- Associated Press - Sunday, September 18, 2011

PARIS (AP) — Dominique Strauss-Kahn, the former head of the International Monetary Fund, acknowledged Sunday his sexual encounter with a New York hotel maid was a “moral failing” on his part, but it didn’t involve violence, constraint or aggression.

In his first interview since his May 14 arrest over sexual-assault accusations, Mr. Strauss-Kahn told France’s TF1 television channel what happened between him and the maid, Nafissatou Diallo, “was not only an inappropriate relationship, but more than that, it was an error.”

Mr. Strauss-Kahn, a Socialist politician who was widely considered a top contender in next year’s presidential race until the case broke, said that “it was a failing, a failing vis-a-vis my wife, my children and my friends, but also a failing vis-a-vis the French people, who had vested their hopes for change in me.

“I think it was a moral failing, and I am not proud of it. I regret it infinitely. I have regretted it every day for the past four months, and I think I’m not done regretting it,” he said at the start of the 20-minute interview. Much of the exchange came off as staged, with Mr. Strauss-Kahn appearing calm and unruffled throughout and not surprised by the questions.

Mr. Strauss-Kahn’s initial contrition was peppered with anger at his accuser, a Guinean immigrant who maintained he attacked her after she came into his room at New York’s Sofitel hotel to clean.

He said the New York prosecutor concluded that “Nafissatou Diallo lied about everything, not only about her past — that’s of no importance — but also about what happened. The (prosecutor’s) report says, it’s written there, that ‘she presented so many different versions of what happened that I can’t believe a word.’”

Mr. Strauss-Kahn suggested that financial motives might have been behind Ms. Diallo’s accusations.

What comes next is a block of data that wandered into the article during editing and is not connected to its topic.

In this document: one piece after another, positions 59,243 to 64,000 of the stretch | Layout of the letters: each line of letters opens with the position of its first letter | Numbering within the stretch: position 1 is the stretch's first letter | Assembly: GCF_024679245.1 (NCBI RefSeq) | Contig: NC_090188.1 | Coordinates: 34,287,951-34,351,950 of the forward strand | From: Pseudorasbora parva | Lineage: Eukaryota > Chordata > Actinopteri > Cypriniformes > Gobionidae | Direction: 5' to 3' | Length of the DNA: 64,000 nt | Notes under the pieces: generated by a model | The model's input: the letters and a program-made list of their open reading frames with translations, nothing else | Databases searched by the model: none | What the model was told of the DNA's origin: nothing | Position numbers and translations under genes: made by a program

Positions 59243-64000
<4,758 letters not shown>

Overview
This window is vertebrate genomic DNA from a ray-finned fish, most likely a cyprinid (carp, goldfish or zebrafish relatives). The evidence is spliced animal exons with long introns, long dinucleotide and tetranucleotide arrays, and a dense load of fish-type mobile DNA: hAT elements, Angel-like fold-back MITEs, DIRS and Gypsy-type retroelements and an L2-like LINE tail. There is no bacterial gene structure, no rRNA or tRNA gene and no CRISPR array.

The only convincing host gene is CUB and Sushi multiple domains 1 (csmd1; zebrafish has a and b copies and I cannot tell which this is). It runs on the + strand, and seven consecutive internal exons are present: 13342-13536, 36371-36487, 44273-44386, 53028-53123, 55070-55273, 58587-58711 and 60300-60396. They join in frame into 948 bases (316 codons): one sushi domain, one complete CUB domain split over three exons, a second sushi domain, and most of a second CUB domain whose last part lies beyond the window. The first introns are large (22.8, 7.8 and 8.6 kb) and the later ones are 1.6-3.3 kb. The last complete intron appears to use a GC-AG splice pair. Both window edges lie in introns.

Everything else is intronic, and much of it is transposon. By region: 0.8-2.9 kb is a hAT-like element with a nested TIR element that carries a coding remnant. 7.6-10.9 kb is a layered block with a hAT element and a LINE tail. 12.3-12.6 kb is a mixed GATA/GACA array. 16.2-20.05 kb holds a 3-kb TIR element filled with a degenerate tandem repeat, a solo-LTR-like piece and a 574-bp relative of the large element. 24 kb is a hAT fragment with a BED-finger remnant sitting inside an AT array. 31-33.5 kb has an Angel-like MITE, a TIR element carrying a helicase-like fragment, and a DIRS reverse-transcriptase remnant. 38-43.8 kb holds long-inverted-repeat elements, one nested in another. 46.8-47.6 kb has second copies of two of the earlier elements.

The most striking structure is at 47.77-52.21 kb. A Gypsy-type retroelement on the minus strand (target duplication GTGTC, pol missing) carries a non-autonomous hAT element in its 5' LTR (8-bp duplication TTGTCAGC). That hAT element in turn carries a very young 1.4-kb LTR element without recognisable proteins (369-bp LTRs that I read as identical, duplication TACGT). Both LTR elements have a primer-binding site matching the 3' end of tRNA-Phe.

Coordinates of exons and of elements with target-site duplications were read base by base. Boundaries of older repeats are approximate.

He also dismissed as “imaginary” separate claims by a French writer that he tried to rape her during a 2003 interview, again insisting that “no act of aggression, no violence” had taken place between the two.

The writer, Tristane Banon, has maintained she and Mr. Strauss-Kahn tussled on the floor during an interview in an empty apartment, with the politician trying to open her jeans and bra and putting his fingers in her mouth and underwear.

Because a police investigation into the claims is ongoing, Mr. Strauss-Kahn said he would not say anything more about the matter. If Paris prosecutors decide to pursue the case, Mr. Strauss-Kahn could face a possible trial.

New York prosecutors dropped all criminal charges against him in the Diallo case last month, though Mr. Strauss-Kahn still is facing a lawsuit brought by the maid.

Asked whether he had any intention of returning to politics, Mr. Strauss-Kahn said he would “take time to reflect” and rest first.

“But all my life was consecrated to being useful to the public good,” he said, adding, “We will see.”

The AP does not name people who report being sexually assaulted unless they agree to be identified or come forward publicly, as Ms. Diallo and Ms. Banon have done.

Angela Charlton in Paris contributed to this report.

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